In its most recent series regarding lessons learned from accidents, the American Club has described an incident where an engineer was shocked by electricity.
The engineer on a towing vessel was making a routine round in the engine room. He checked the level of fuel in the day tank and saw that he needed to transfer fuel from a storage tank into the day tank. He regularly did this approximately every 2 days depending on the vessel’s speed and the number of barges in the tow. He checked the day tank level and lined up the valves to transfer the fuel. As he flipped the switch to turn on the fuel transfer pump, he received an electrical shock to his hand. The fuel transfer pump did not start.
A close inspection of the wiring found a faulty splice. The electrical tape around the splice had come loose exposing the bare wires. When the engineer reached for the switch, he inadvertently bumped the splice. He was shocked by the bare wires and when that happened, the circuit breaker tripped. The engineer informed the Captain about what had happened and then called the port engineer. Although the fuel transfer pump was inoperative, the towing vessel had enough fuel in the day tank to continue its voyage.
The engineer was surprised by the electrical shock and his hand was numb for a few minutes, but he did not need medical treatment and there were no lasting effects. The fuel transfer pump was not damaged nor was the circuit breaker. The cost for the electrician and supplies was approximately $300.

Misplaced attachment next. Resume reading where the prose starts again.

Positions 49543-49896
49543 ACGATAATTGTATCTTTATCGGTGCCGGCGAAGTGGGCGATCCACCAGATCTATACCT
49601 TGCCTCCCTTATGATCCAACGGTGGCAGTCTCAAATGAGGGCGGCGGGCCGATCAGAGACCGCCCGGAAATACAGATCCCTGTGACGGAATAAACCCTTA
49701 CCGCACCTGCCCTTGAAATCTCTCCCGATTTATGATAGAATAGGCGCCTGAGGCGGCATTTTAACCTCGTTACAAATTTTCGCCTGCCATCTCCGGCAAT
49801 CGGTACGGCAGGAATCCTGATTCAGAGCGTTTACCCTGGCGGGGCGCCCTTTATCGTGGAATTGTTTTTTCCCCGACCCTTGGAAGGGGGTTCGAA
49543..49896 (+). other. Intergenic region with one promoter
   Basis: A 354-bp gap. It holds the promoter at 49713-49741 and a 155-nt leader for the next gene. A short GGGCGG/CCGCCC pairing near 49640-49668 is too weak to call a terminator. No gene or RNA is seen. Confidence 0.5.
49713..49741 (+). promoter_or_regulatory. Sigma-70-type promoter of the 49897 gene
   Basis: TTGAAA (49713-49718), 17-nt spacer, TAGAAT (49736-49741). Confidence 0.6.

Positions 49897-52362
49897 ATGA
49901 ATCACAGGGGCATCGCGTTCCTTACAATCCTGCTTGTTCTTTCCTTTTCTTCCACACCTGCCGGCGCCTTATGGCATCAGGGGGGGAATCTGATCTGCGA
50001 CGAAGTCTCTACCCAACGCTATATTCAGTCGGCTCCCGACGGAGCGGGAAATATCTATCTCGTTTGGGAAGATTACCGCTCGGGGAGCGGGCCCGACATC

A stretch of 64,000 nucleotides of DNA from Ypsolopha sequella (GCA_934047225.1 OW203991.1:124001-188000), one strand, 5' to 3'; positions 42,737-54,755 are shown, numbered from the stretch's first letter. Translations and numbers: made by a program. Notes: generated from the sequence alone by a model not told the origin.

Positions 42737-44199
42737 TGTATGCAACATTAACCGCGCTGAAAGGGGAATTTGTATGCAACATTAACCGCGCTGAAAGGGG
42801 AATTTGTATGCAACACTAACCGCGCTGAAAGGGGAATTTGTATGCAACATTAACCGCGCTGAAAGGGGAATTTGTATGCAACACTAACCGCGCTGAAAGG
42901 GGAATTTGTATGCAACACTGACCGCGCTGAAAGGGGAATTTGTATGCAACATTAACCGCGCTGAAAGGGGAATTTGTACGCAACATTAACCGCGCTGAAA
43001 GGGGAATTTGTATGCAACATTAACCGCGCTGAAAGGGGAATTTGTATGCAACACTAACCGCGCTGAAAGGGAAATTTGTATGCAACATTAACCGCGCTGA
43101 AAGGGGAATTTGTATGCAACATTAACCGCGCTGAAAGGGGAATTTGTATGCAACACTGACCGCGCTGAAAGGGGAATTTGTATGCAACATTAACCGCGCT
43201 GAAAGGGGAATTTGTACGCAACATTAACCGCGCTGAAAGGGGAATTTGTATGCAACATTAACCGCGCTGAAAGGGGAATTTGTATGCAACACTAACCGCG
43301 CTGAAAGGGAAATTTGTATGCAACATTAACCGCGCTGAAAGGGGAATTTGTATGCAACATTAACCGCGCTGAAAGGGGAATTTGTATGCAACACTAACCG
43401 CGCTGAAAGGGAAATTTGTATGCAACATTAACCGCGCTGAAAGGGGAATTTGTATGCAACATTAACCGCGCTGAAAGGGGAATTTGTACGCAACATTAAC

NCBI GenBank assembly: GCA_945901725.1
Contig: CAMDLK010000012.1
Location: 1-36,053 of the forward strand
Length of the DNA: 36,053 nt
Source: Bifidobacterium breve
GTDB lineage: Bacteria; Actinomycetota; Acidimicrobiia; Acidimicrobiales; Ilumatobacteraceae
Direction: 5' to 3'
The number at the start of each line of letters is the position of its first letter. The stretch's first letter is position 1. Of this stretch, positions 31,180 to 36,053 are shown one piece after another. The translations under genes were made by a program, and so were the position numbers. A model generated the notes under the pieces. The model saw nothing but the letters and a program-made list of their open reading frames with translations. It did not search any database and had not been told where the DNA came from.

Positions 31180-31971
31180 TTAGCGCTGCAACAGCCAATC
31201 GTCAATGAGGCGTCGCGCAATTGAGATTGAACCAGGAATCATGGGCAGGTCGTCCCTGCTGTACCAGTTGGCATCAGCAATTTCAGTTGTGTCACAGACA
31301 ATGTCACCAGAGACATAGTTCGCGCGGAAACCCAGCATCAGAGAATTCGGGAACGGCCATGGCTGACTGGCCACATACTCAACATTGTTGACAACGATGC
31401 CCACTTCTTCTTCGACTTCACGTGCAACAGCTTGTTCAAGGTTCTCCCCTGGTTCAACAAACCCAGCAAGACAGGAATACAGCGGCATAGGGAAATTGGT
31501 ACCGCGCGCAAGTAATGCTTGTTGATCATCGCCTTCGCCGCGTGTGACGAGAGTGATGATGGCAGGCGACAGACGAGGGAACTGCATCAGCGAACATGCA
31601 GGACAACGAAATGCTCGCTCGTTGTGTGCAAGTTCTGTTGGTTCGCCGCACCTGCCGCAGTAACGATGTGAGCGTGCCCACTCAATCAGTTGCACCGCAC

The port engineer and an electrician met the towing vessel later that day to evaluate the situation and make repairs. The port engineer was surprised to find that a household switch had been installed and the wiring had been spliced into the circuit in a very amateur way. The vessel’s engineer had been on the that vessel for only 10 days and reported that the switch had been like that when he came onboard. The engineer he relieved had not said anything about installing that switch, but it had worked properly during the time he was onboard until he was shocked.
The household switch was removed along with the wiring. An appropriate switch was installed and properly wired into the circuit. The original switch was also located. Its malfunction appeared to be the reason the household switch had been installed. The fuel transfer pump was subsequently checked and found to be working properly.
– Electrical repairs on a vessel should only be done by someone appropriately qualified and trained in marine electrical work.
– The failure of the original fuel transfer pump switch should have been reported, documented, and then properly repaired. It should not have been temporarily repaired by an unqualified crewmember.
– Companies should work to ensure a culture where repairs are expected to be done correctly and with the knowledge of the port engineer. Furthermore, it is not in the company’s best interest for temporary or “work-around” repairs to be done.